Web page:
- Websites are never done.
- Build for the future.
- Design based on data.
- Content drives design.
- When in doubt, steal.
It should come as no surprise to even the novice marketer that digital marketing and digital branding growth trajectories have far outpaced their analog alternatives. From Google replacing the Yellow Pages to online restaurant ordering, nearly all modern commercial transactions carry with them some kind of digital component. The COVID-19 pandemic has only accelerated this trend toward an increasingly digital world of commerce.
For most businesses, at the core of this new digital reality resides one all-important element of the digital marketing funnel: a website.
That’s probably not a revelation. After all, you’re reading this article on our website right now, one of the most important tools in our marketing tool chest. Our website is great for profiling past work, demonstrating culture, communicating process, and facilitating communication.
Which leads us to the topic of this article: websites. Tilted Chair has designed, developed, and deployed hundreds of them in the last eleven years. From Austin art museums to nude cruises to campaigns for president, we’ve pretty much seen it all when it comes to web.
Over the course of all those years we’ve learned a lot about what it takes to design and develop effective web platforms. Here, we outline our web philosophy orientation, which we take all new website customers through at the outset of each web design project.
1. Websites are never done
Even Dwight knows websites are never completely finished.
That’s kind of the point of them. They’re an interactive marketing tool, meaning they’re always changing. These aren’t print ads we’re talking about here, people. They’re living, breathing things that are constantly in need of updating, optimization, and upgrading.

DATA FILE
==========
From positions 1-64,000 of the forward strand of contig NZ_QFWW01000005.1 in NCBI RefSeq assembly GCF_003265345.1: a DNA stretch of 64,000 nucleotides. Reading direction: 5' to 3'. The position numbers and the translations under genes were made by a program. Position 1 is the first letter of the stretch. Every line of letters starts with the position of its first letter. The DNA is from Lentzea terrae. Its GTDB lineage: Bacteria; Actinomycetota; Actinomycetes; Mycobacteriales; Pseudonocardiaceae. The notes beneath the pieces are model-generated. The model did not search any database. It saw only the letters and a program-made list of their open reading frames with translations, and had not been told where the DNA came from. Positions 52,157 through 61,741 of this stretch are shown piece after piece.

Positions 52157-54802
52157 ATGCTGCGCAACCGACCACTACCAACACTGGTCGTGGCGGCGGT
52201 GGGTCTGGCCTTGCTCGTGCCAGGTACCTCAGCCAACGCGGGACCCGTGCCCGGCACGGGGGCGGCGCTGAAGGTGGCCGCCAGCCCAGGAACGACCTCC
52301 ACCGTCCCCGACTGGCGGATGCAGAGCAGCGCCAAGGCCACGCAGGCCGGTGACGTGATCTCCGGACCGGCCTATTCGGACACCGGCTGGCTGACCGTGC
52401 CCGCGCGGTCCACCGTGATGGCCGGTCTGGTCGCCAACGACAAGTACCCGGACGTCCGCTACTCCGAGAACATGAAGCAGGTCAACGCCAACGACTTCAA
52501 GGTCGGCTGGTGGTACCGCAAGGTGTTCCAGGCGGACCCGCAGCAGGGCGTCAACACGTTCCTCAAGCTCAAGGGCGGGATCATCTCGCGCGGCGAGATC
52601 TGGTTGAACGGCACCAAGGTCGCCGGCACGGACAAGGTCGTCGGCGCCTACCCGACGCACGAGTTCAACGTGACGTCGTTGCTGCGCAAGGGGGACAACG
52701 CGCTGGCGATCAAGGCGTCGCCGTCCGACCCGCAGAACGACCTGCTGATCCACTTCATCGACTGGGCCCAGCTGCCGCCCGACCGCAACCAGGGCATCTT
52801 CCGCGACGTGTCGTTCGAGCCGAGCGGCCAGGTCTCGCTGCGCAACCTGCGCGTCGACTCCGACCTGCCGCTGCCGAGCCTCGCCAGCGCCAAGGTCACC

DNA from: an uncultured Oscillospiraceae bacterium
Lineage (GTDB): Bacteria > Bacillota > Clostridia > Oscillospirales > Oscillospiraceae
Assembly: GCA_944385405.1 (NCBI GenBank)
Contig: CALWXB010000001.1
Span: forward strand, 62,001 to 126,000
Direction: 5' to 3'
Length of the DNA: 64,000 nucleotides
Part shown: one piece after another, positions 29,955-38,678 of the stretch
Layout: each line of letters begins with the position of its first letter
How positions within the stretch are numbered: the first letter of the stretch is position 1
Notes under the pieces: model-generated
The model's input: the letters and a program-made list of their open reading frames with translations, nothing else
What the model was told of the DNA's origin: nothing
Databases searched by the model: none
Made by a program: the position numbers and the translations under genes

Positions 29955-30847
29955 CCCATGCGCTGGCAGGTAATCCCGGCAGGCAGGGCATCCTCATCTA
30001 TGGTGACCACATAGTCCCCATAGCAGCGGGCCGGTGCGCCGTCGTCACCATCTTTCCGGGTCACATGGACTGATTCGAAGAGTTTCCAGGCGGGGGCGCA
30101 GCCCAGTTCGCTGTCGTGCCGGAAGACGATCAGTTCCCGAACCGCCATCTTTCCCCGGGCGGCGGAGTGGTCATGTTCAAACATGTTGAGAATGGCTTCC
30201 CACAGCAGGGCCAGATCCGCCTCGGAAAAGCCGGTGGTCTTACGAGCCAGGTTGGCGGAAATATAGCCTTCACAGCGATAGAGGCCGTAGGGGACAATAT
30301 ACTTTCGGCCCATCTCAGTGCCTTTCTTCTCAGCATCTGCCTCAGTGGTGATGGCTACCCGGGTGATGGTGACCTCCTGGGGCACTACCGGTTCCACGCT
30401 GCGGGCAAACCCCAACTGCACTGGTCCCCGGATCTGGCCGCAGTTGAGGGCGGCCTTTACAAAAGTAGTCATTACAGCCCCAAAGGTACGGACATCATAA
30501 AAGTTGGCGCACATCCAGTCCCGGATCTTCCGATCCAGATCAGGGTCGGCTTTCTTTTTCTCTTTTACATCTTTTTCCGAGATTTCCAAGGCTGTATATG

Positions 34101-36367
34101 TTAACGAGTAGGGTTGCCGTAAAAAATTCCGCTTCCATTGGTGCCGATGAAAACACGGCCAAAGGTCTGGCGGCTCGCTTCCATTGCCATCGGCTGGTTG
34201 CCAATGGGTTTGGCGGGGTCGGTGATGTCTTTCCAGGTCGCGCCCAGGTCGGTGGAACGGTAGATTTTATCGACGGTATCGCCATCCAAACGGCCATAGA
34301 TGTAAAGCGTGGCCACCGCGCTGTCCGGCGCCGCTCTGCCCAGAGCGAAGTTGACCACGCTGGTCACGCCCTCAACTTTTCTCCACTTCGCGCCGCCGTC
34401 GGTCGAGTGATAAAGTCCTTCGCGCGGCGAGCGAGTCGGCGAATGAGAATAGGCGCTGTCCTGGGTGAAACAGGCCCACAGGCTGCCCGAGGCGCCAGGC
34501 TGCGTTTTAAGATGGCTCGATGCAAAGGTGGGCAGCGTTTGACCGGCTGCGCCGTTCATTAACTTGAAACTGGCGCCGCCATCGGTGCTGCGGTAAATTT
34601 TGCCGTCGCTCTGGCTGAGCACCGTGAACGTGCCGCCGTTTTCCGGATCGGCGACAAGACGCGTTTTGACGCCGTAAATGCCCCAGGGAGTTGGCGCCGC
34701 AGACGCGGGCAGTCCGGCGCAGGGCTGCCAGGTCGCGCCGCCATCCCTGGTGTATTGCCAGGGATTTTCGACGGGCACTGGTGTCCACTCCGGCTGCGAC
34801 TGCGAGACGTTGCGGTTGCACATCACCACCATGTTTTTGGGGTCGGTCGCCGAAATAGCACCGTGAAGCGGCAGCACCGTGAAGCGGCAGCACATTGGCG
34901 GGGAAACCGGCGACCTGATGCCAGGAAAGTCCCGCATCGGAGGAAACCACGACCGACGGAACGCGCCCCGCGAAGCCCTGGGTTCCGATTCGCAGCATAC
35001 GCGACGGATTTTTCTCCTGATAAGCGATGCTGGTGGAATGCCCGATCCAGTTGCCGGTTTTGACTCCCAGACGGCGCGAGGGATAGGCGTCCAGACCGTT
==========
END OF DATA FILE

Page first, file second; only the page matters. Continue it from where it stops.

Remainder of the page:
We ask that our clients prepare themselves—psychologically, and financially—to continually invest in their website.
2. Build for the future
“I give you: iPhone.”
Just think back to 2007, before the iPhone launched: ask someone about a “mobile” website back then, and you’d probably get a deer-in-the-headlights stare. Today, mobile web access has surpassed desktop access, and a great mobile experience is table stakes in the modern digital ecosystem.
We don’t know exactly what the next mobile revolution will be in the world of web design and development, but we can sure-as-heck try to be ready for it.
3. Design based on data
Tall or short pages? Let the data decide.
Either firsthand or found, good data can be very counterintuitive—and illuminating.
Take page length, for instance: most people’s instincts tell them that pages shouldn’t get too long, and that having long web pages will diminish visitors’ experiences. (If I had a dollar for every time I heard a client say, “This page seems like it’s getting too long,” I’d have…quite a few more dollars.)
As it turns out, in many cases the opposite is true, and asking users to scroll is actually a fairly low-cost behavior request.